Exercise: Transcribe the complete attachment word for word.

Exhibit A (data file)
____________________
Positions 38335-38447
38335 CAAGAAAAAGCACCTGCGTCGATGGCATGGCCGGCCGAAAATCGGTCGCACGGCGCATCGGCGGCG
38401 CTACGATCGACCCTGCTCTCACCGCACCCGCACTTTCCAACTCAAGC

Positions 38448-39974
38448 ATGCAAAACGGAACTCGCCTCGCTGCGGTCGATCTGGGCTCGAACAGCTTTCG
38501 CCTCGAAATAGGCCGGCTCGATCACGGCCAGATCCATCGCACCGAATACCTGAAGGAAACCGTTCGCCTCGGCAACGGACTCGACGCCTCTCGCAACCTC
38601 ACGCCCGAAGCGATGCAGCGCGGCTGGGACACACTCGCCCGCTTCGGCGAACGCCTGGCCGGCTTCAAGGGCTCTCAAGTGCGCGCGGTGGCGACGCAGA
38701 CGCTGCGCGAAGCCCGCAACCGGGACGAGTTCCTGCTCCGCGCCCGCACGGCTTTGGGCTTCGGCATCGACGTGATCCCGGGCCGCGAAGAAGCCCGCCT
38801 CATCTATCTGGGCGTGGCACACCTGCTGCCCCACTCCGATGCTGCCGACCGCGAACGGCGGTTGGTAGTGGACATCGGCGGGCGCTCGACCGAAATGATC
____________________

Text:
Positions 38335-38447
38335 CAAGAAAAAGCACCTGCGTCGATGGCATGGCCGGCCGAAAATCGGTCGCACGGCGCATCGGCGGCG
38401 CTACGATCGACCCTGCTCTCACCGCACCCGCACTTTCCAACTCAAGC

Positions 38448-39974
38448 ATGCAAAACGGAACTCGCCTCGCTGCGGTCGATCTGGGCTCGAACAGCTTTCG
38501 CCTCGAAATAGGCCGGCTCGATCACGGCCAGATCCATCGCACCGAATACCTGAAGGAAACCGTTCGCCTCGGCAACGGACTCGACGCCTCTCGCAACCTC
38601 ACGCCCGAAGCGATGCAGCGCGGCTGGGACACACTCGCCCGCTTCGGCGAACGCCTGGCCGGCTTCAAGGGCTCTCAAGTGCGCGCGGTGGCGACGCAGA
38701 CGCTGCGCGAAGCCCGCAACCGGGACGAGTTCCTGCTCCGCGCCCGCACGGCTTTGGGCTTCGGCATCGACGTGATCCCGGGCCGCGAAGAAGCCCGCCT
38801 CATCTATCTGGGCGTGGCACACCTGCTGCCCCACTCCGATGCTGCCGACCGCGAACGGCGGTTGGTAGTGGACATCGGCGGGCGCTCGACCGAAATGATC